2.343

2.323

 

3.383

0.425

   

Proc Summary – 19 Vars

  100K Obs.

0.131

0.14

 

0.27

0.18

 

0.32

0.03

  1,000K Obs.

1.357

1.404

 

1.802

1.782

 

3.349

0.439

  

Proc Univariate – 19 Vars

  100K Obs.

1.484

1.513

 

2.343

2.133

 

2.235

1.441

  1,000K Obs.

13.768

14.258

 

18.957

18.887

 

18.327

11.127

 

Proc Standard – 12 Vars

  100K Obs.

0.493

0.499

 

0.65

0.64

 

0.922

0.17

  1,000K Obs.

5.006

5.257

 

11.626

6.99

 

8.829

1.459

 
Proc Rank – 12 Vars
  100K Obs.

0.425

0.452

 

0.62

0.61

 

1.016

0.348

  1,000K Obs.

5.129

5.288

 

11.416

7.57

 

13.047

4.494

 

Proc Freq – two var crosstab

  100K Obs.

0.157

0.156

 

0.3

0.21

 

0.391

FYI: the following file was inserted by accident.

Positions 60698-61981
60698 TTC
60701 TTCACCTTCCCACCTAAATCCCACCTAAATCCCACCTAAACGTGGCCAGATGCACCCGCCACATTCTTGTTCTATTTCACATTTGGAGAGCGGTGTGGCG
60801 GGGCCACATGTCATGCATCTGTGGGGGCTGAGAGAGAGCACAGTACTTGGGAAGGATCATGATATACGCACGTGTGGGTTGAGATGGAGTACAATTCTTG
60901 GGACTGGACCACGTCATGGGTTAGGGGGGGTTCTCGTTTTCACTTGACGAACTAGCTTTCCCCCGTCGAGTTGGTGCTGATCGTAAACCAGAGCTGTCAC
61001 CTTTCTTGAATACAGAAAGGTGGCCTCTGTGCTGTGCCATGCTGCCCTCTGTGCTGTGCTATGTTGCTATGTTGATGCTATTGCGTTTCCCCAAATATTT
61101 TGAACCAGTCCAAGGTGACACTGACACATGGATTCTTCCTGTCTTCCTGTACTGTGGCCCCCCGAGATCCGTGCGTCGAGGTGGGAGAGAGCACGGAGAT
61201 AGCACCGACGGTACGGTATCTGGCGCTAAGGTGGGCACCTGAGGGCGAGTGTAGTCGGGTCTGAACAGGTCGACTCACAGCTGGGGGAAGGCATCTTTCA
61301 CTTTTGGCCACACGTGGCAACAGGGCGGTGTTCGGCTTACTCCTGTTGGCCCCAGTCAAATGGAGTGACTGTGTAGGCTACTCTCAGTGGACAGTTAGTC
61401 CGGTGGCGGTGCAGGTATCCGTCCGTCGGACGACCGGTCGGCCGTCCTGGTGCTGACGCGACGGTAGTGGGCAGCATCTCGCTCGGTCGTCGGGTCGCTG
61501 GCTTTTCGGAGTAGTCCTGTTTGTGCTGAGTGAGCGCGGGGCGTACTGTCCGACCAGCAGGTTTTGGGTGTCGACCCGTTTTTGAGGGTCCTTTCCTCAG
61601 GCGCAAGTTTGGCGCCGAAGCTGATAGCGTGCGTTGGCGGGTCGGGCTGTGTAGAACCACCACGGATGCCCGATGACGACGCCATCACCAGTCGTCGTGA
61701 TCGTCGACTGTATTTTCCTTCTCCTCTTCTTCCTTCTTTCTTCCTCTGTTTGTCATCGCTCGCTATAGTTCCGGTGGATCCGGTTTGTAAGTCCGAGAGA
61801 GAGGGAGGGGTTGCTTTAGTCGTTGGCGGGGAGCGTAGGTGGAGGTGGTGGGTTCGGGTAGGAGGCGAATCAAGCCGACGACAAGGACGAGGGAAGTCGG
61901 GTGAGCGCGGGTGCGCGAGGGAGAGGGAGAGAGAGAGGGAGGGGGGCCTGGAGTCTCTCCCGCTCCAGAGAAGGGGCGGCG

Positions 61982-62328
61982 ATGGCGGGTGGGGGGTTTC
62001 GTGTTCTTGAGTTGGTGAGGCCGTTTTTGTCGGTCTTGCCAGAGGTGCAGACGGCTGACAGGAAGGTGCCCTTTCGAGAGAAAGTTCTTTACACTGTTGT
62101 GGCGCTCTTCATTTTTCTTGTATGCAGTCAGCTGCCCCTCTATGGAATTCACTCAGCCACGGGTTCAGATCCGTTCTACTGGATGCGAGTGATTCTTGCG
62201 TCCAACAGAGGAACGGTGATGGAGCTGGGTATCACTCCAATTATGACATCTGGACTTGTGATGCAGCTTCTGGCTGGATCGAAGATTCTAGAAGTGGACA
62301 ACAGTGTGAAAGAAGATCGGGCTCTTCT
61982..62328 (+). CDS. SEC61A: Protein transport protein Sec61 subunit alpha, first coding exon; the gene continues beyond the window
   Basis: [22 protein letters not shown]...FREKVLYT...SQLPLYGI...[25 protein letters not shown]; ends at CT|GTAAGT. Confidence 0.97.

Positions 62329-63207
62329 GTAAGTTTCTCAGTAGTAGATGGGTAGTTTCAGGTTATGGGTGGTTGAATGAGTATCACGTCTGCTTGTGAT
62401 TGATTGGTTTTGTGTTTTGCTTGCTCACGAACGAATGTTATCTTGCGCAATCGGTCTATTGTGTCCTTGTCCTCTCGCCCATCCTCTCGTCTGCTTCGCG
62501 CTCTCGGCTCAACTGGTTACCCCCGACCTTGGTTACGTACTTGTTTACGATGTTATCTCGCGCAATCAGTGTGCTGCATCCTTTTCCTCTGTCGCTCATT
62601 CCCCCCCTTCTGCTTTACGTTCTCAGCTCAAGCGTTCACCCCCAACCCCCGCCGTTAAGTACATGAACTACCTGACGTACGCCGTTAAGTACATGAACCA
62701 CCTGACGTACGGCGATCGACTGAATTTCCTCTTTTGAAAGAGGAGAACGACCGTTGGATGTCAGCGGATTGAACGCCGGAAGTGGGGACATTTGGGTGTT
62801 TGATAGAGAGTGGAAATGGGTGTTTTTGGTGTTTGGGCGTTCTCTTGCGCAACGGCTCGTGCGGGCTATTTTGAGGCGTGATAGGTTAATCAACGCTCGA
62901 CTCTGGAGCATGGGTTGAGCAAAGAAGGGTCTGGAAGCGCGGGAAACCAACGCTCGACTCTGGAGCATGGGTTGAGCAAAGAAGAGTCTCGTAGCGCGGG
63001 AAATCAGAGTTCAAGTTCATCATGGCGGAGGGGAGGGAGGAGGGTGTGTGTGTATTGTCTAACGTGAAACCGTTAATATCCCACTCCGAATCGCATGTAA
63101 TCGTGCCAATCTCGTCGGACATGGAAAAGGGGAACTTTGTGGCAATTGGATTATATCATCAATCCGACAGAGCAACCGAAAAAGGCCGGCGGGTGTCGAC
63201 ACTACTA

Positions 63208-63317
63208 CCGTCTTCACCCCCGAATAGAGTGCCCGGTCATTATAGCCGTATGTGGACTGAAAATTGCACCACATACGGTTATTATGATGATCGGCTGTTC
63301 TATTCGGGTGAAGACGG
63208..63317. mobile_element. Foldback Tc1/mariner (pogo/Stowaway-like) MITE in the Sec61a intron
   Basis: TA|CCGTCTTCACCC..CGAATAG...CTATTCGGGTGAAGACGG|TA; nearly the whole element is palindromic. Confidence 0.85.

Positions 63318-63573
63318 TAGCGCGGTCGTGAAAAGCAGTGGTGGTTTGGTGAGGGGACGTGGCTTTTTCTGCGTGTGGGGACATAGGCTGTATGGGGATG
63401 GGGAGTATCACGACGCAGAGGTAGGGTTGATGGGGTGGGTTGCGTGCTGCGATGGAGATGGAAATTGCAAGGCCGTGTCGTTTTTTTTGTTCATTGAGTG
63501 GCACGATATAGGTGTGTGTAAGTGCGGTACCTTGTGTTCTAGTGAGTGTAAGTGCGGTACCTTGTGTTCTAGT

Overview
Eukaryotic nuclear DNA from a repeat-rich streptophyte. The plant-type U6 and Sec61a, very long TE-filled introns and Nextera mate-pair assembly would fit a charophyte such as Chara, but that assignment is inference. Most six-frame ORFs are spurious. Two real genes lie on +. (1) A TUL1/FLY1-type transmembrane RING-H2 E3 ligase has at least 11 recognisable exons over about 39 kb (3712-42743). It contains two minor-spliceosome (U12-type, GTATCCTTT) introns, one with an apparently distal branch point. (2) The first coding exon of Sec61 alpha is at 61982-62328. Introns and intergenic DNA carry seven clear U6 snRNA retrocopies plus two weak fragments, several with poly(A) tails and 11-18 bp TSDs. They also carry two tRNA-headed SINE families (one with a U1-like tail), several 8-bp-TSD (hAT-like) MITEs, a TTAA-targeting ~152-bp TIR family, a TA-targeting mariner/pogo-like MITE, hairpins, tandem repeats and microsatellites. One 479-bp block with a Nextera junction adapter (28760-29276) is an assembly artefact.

0.078

  1,000K Obs.

1.567

1.638

 

2.193

2.183

 

3.634

0.491

 
Data Manipulation

Proc Append – Two 50K obs data sets, 24 Variables

  100K Obs.

0.059

0.046

 

0.11

0.1

 

0.216

0.009

  1,000K Obs.

0.459

0.53

 

11.326

1.231

 

2.285

0.127

 
Proc Sort – 24 Vars
  100K Obs.

0.153

0.171

 

0.34

0.32

 

1.028

0.167

  1,000K Obs.

1.269

1.856

 

20.349

3.845

 

12.235

2.893

 

Proc Datasets – Create Simple Index

  100K Obs.

1.725

1.809

 

1.612

1.462

 

8.335

0.796

  1,000K Obs.

22.937

23.384

 

18.797

18.396

 

117.437

6.967

 

Proc SQL – Simple Where Returns 10% of Obs.

  100K Obs. 0.074 0.093 0.12 0.12 0.269 0.033
  1,000K Obs. 0.871 0.92 1.792 1.261 2.606 0.241
 

Data Step Create Records

  100K Obs.

0.341

0.343

 

0.56

0.48

 

0.556

0.261

  1,000K Obs.